Koi pla, a favored raw fish dish in Thailand's Isaan region, is causing approximately 20,000 yearly deaths. Surgeon Narong Khuntikeo, spurred by personal loss, seeks to ban it and raise awareness, facing resistance along the way.
Single Bite Of Koi Pla Thai Dish Can Give You Liver Cancer Warns Doctor Narong Khuntikeo
While I'm sure we all enjoy some Pad Thai, a substantial bowl of Tom Yum soup, and the staple Thai green chicken curry, there is one dish from the well-known cuisine that could be harmful to your health.
So much so that consuming even a single taste of the dish could cause liver cancer.
The lethal chow is thought to kill 20,000 people in Thailand annually because it is so carcinogenic.
The dish in issue is quite well-liked in the Thai province of Khon Kaen, despite the fact that you're not likely to find it on your neighborhood Thai takeout menu.
Millions of Thai people enjoy a dish known as koi pla, which is a platter of minced raw fish mashed up with herbs, spices, and lemon juice.
It is especially well-liked in Isaan, one of the country's poorest provinces.
Actually, parasitic flatworms, sometimes known as live flukes, that reside inside fish are what make people who eat them acquire the deadly liver cancer.
Due to the high consumption of raw fish meal, Isaan has the highest recorded incidence of cholangiocarcinoma, or bile duct cancer, in the world.
The parasites are native to freshwater fish in the Mekong region.
After both of his parents tragically passed away from liver cancer after devouring the delicacy, a doctor in Thailand named Narong Khuntikeo is now fighting to ban it.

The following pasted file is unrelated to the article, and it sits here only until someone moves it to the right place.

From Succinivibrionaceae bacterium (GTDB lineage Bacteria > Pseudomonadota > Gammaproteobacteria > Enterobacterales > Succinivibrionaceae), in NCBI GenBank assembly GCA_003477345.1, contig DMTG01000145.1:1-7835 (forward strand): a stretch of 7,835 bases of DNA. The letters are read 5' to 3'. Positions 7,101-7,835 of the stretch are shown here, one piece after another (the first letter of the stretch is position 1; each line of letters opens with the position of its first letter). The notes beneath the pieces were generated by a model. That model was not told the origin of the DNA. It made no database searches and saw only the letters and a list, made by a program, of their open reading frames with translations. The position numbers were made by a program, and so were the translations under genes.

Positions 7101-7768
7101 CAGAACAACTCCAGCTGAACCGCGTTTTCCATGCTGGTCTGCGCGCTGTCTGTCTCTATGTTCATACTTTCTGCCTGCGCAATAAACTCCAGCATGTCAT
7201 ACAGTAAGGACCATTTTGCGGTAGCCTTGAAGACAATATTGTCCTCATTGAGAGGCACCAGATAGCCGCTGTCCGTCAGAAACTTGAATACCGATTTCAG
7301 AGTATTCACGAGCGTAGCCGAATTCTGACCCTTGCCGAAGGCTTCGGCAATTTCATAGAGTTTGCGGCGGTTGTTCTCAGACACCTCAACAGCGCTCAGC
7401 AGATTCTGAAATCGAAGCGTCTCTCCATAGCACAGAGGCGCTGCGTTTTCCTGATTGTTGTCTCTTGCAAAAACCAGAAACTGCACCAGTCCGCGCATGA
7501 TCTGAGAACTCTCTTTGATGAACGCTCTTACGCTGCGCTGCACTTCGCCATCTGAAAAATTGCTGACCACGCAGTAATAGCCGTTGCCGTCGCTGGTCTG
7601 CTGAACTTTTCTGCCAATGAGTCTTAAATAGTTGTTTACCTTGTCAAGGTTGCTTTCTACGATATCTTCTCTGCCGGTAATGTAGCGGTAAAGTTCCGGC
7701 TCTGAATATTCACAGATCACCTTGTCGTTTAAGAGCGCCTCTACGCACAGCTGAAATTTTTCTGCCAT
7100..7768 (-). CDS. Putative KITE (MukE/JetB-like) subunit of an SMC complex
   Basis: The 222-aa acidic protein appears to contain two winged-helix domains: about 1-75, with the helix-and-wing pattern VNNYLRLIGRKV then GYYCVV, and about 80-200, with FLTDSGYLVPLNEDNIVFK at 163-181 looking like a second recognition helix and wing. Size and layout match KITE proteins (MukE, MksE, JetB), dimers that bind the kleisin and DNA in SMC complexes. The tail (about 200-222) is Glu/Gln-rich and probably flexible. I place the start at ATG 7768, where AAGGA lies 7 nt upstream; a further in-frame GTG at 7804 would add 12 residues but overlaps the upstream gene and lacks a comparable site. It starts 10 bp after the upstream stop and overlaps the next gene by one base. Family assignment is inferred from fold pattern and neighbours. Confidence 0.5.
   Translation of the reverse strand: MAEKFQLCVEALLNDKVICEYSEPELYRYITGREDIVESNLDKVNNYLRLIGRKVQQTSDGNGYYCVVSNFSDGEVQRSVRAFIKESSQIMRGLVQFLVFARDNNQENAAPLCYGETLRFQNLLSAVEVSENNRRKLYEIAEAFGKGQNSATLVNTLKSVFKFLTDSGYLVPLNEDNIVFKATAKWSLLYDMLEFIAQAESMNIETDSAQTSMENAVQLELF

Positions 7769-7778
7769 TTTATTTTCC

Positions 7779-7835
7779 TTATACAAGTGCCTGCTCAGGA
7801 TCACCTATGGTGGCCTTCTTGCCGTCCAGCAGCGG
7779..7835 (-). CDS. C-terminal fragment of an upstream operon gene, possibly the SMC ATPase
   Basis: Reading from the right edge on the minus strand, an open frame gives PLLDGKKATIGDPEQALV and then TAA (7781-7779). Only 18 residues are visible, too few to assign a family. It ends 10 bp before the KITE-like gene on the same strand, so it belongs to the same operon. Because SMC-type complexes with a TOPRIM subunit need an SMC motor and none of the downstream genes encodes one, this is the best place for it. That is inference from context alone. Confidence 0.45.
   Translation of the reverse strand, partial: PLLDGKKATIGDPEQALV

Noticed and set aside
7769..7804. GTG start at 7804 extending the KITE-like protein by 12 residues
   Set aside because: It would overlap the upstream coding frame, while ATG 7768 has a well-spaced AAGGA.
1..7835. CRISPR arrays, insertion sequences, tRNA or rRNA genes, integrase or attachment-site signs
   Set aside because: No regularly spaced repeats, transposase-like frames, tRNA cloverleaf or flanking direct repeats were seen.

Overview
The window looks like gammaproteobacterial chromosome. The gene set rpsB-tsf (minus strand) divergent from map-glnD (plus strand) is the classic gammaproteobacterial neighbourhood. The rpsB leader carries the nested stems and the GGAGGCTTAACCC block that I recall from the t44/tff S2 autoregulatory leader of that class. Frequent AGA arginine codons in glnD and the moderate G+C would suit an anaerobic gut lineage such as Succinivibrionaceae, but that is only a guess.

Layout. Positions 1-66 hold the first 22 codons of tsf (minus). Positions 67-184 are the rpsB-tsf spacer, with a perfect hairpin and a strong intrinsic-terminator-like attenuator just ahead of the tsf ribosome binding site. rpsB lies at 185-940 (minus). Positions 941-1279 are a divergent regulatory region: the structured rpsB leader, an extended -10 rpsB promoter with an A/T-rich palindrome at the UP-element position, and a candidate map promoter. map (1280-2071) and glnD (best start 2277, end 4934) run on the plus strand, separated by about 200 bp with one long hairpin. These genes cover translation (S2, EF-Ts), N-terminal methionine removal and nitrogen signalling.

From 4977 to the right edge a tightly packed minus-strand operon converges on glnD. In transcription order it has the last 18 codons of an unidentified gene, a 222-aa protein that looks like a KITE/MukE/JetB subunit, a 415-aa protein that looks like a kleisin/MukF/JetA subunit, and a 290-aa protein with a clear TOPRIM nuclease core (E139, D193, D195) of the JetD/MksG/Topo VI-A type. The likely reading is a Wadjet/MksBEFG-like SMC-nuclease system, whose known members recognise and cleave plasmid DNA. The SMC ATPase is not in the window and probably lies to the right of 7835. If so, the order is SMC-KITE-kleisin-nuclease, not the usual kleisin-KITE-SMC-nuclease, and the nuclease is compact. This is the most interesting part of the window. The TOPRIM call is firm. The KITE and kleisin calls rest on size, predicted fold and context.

"It’s a very big health burden around here," liver surgeon Narong Khuntikeo told Agence France-Presse.
He continued: "But nobody knows about this because they die quietly, like leaves falling from a tree."
If untreated by surgery, the "silent killer" illness has one of the lowest survival rates of all cancers.
Khuntikeo has spent the last four years checking Isaan villager residents for the parasite with the assistance of scientists, medical professionals, and anthropologists.
The doctor discovered that up to 80% of residents from some towns had consumed the lethal parasite using ultrasound machines and urine testing kits.
While working with local health officials to introduce a school curriculum aimed at teaching kids about the dangers of eating raw foods, Khuntikeo has said he has encountered resistance from the elder generation.
"They’ll say: 'Oh well, there are many ways to die'," the health professional said.
"But I cannot accept this answer."
Those unwilling to change despite the health risk report that cooking the fish, which is the best way to get rid of the parasite, spoils the flavor entirely.
In the complex world of gastronomy, where flavors, traditions, and risks intertwine, the story of koi pla serves as a stark reminder of the importance of knowledge and awareness in safeguarding our health.